Psych 101 Chapter 2.docx

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PSYC 101
Catherine( Cathy) Rankin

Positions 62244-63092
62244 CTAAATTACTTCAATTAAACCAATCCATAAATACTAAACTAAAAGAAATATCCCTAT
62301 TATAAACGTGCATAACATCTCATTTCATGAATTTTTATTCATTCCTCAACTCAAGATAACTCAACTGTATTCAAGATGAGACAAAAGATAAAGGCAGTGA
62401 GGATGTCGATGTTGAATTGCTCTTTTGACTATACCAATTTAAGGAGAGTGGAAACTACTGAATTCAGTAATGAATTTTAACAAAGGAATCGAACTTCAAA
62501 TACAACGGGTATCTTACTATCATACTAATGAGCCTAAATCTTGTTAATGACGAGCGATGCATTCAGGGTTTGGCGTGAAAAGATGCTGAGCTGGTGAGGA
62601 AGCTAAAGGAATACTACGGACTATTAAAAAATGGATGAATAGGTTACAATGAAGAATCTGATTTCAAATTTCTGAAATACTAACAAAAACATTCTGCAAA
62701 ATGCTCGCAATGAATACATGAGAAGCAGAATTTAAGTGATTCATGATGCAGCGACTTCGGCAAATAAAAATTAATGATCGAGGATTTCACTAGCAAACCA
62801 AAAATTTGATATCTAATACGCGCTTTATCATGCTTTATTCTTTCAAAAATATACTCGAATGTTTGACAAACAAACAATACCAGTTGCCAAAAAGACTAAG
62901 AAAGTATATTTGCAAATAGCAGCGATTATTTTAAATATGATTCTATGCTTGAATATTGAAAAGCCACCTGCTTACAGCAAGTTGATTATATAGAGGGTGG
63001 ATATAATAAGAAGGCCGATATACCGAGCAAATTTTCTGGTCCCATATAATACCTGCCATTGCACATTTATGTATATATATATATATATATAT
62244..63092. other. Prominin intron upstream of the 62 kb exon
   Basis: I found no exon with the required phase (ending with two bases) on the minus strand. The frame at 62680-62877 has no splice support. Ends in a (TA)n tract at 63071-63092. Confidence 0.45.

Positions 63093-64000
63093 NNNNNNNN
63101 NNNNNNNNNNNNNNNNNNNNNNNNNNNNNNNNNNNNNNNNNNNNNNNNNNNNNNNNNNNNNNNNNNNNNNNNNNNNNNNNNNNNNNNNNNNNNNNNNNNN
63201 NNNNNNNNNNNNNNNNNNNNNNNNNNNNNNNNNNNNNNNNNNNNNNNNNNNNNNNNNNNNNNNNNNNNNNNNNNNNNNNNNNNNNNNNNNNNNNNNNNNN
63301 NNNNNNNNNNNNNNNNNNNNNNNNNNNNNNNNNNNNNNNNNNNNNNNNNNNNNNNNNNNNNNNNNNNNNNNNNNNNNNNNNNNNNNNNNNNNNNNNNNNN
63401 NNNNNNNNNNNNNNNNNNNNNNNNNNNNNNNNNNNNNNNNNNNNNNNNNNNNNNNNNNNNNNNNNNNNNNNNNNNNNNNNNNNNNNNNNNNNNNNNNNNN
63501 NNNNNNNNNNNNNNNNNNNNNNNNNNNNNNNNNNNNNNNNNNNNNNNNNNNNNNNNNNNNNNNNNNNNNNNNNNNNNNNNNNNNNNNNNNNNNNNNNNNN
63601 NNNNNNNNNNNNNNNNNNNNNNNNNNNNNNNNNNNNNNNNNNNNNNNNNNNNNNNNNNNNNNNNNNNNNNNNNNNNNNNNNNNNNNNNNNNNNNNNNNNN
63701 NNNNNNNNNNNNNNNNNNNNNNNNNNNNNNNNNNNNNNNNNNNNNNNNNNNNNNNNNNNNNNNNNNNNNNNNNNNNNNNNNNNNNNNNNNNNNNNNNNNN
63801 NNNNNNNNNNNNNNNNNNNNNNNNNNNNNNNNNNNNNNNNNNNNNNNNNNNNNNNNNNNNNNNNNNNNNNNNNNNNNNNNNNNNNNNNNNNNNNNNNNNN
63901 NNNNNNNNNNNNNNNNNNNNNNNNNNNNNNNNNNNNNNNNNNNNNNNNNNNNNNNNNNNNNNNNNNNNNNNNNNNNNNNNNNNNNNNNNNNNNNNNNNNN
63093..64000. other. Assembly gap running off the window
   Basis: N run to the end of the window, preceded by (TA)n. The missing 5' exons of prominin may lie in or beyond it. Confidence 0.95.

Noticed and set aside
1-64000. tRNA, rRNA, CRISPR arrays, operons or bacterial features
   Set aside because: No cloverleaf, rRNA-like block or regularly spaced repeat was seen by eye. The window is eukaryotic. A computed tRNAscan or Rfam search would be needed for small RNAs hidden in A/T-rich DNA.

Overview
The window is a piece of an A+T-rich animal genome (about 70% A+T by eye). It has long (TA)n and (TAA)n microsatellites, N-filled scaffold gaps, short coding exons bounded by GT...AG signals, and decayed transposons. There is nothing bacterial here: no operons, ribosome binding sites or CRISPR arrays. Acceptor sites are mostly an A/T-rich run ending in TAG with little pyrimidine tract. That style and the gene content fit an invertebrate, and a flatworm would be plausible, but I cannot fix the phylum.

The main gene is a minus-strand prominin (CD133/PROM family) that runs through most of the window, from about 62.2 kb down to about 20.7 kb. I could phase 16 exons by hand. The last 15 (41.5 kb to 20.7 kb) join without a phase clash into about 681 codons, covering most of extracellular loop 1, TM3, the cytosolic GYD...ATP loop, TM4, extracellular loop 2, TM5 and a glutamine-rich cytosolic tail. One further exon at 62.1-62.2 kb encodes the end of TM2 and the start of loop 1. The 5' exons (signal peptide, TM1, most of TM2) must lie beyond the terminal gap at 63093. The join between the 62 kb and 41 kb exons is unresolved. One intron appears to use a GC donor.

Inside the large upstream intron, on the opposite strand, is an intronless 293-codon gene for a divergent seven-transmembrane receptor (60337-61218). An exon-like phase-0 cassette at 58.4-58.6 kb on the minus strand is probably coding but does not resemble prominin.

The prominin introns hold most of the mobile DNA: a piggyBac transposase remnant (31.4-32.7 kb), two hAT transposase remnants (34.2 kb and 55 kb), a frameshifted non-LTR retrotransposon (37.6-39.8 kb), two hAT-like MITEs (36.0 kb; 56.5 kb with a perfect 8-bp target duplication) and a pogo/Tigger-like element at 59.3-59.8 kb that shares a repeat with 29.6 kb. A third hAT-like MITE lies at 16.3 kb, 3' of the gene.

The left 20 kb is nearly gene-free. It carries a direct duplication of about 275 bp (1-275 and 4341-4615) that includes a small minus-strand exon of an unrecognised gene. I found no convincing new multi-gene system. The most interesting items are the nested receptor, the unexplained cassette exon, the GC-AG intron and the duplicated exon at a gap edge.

Scientific Method - A set of rules that governs the collection and analysis of data gained through observational studies or experiments Naturalistic Observation - The observation of the behaviour of people or other animals in their natural habitats Clinical Observation - The observation of the behaviour of people who are undergoing diagnosis or treatment. Correlational Study - The examination of relations between two or more measurements of behaviour or other characteristics of people or other animals Experiment - A study in which the researcher changes the value of an independent variable and observes whether this manipulation affects the value of a dependent variable. ONLY EXPERIMENTS DETERMINE the existence of cause-and-effect relationships Hypothesis - A statement, designed to be tested by and experiment, that tentatively expresses a cause and effect relationship between two or more events Theory - A set of statements that are designed to explain a set of phenomena. This is more encompassing than a hypothesis Case Study - A detailed description of an individuals behaviour during the course of clinical treatment or diagnosis Survey Study - A study of people's responses to standardized questions Variable - Anything capable of assuming any of several values Manipulation - Setting the values of an independent variable in an experiment to see whether the value of another variable is affected Experimental Group - A group of participants in an experiment, the members of which are exposed to the naturally occurring independent variable. Control Group - A comparison group used in an experiment, the members of which are exposed to the naturally occurring value of the independent variable Independent variable - The variable that is manipulated in an experiment as a means of determining cause and effect relations Dependent Variable - The variable that is measured in an experiment Nominal Fallacy - A false belief tha tone has explained the causes of a phenomenon by identifying and naming it. EX. Believing that one has explained lazy behaviour by attributing it to laziness. Operational Definition - The definition of a variable in terms of the operations the researcher performs to measure or manipulate it Validity - The degree to which the operational definition of a variable accurately reflects the variable it is designed to measure or manipulate Confounding of Variables - Inadvertent simultaneous manipulation of more that one variable. The results of an experiment involving confounded variables permit no valid conclusions about cause and effect. Counterbalancing - The systematic variation of conditions in an experiment, such as the order of presentation of stimuli, so that different participants encounter them in different orders. ( This prevents confounding of independent variables) Reliability - The repeatability of a measurement. The likelihood that the measurement wou
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